Ford competed until he was 46 and was the first pro cowboy to earn $100,000 in one season in a single event (bareback) and had career earnings of more than $1 million.

The book includes some of the pranks Ford and his colleagues played on each other while on the road in a career that spanned several decades until he hung up the riggin’ gear in 1992 and helped his son, Royce, claim a handful of world titles and a pocket full of money.


The book brings a tear to your eye, makes you laugh out loud, shake your head in disbelief and thank your lucky stars all at the same time.

From the chapter titled “The toughest bronc I ever rode,” Ford talks about overcoming a fire in 1977 that burned down his horse barn, and then the flood of 2013, the source of several catastrophes.

“While working to clean up the clutter and debris, Bruce stepped on a nail. The wound to a toe on his right foot got infected. Having battled the ravages of diabetes for most of his life — even back during his rodeo career — had the infection more dangerous than it otherwise would have been …

… “The toe landed Bruce in the hospital. When it refused to respond to treatment — the infection growing — the toe was amputated in the fall of 2013. Bruce’s response was to praise his doctors for their skill and wave goodbye to a toe he ‘had no more use for anyway.’ ”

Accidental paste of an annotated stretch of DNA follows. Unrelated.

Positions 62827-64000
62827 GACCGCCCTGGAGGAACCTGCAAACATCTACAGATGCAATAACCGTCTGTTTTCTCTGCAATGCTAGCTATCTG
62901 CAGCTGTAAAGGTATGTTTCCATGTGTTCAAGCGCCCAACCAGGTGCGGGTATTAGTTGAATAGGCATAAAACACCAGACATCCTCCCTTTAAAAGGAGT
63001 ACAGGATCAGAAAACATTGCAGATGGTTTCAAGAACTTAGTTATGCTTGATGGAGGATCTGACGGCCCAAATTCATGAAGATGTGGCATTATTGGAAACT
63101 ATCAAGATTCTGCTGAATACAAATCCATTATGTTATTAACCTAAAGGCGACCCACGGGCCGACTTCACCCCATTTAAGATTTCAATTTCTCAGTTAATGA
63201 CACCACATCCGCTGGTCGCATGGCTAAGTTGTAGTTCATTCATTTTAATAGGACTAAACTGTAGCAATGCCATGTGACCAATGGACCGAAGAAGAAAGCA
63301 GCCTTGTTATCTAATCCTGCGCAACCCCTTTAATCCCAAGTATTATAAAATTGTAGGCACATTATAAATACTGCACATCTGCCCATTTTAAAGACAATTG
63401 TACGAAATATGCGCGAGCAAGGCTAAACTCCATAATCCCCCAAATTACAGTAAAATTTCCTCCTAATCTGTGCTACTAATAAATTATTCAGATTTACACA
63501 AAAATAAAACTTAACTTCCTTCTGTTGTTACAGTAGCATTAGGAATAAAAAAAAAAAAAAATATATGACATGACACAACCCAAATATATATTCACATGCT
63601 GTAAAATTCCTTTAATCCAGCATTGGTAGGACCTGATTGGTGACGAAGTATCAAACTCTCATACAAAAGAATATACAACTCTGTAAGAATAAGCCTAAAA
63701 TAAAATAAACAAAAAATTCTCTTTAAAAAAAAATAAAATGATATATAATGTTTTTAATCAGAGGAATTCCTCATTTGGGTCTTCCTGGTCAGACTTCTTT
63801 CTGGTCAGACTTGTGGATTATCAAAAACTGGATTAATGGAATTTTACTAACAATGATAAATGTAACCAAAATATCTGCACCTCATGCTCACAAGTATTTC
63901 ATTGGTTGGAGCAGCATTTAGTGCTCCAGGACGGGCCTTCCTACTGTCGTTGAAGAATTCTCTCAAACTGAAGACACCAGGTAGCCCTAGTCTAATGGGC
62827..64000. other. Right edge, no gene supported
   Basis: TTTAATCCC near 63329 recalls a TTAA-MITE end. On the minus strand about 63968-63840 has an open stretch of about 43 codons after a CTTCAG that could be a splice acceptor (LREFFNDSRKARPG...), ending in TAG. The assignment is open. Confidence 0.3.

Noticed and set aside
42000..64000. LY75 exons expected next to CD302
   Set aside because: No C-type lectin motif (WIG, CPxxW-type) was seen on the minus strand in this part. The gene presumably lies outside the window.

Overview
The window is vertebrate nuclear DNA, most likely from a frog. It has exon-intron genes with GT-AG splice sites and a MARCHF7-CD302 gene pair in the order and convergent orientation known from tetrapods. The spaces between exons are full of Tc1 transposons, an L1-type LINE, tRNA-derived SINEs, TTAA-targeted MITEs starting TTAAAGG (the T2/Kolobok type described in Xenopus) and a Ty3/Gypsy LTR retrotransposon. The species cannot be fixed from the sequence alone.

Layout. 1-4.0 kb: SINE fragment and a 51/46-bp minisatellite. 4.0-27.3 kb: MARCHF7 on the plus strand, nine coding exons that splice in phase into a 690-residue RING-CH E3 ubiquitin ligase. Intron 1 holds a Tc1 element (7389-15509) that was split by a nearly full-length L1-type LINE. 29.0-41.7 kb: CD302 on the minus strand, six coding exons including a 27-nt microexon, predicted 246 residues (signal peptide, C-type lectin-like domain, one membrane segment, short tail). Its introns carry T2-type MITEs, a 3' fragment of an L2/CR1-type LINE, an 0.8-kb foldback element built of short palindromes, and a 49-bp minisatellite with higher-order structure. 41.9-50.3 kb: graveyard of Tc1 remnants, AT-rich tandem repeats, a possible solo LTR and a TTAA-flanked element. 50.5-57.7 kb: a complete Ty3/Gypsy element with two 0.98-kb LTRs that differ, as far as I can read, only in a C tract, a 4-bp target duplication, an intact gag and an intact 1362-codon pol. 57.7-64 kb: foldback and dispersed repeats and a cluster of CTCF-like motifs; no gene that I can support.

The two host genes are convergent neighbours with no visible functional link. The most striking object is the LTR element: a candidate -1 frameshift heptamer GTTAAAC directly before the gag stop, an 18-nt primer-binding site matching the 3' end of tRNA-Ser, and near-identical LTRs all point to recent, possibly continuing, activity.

Back home working on his house, Ford’s balance was off and he fell and landed on his left knee. After babbling about the pain for several days, Sherry put her foot down and told the tough cowboy he was going to the emergency room.

“My blood sugar went to 1,800. They took me to the hospital, laid me on a table and I literally died. My heart quit beating and they shocked me and brought me back to life.”

Today, Ford jokes that he doesn’t remember if he went to hell or heaven, but definitely doesn’t remember any of it.

He was diagnosed with a staph infection that spread to his right arm and left shoulder.

The surgeries began to pile up and when doctors cut into his left shoulder, the infection oozed out.

Eventually, Ford was told that he’d either have to give up his left leg or give up his life.

His response: “Well, take ‘er off then. I’ve got a lot to live for.”


While recovering from losing his leg, Ford was moved to a nursing home where he was fitted for a prosthetic leg.

However, he quickly figured that his stay was no way going to be longterm.

“Them nursing homes is for old people. It was more like a nut house than a nursing home … but I was there and away from my family. It was pretty hard trying to learn to walk with that prosthetic leg.”

Fast forward three years and Ford still jokes about his time in the nursing home.

“All them old folks would sit around and sing. Five or six of ’em couldn’t wait to sing with ’em. We all knew the words from everything from ‘Home On The Range,’ to ‘Jesus Loves Me.’ ”


Ford is known for trading horses, trucks, vans and cars like trading cards.

He’s left broken-down vans on the side of the road, hitchhiked his way to his next destination and somehow lived to talk about it.

In his book, he writes about a plane ride from the Weld County Airport to Prescott, Ariz., via Crownpoint, N.M.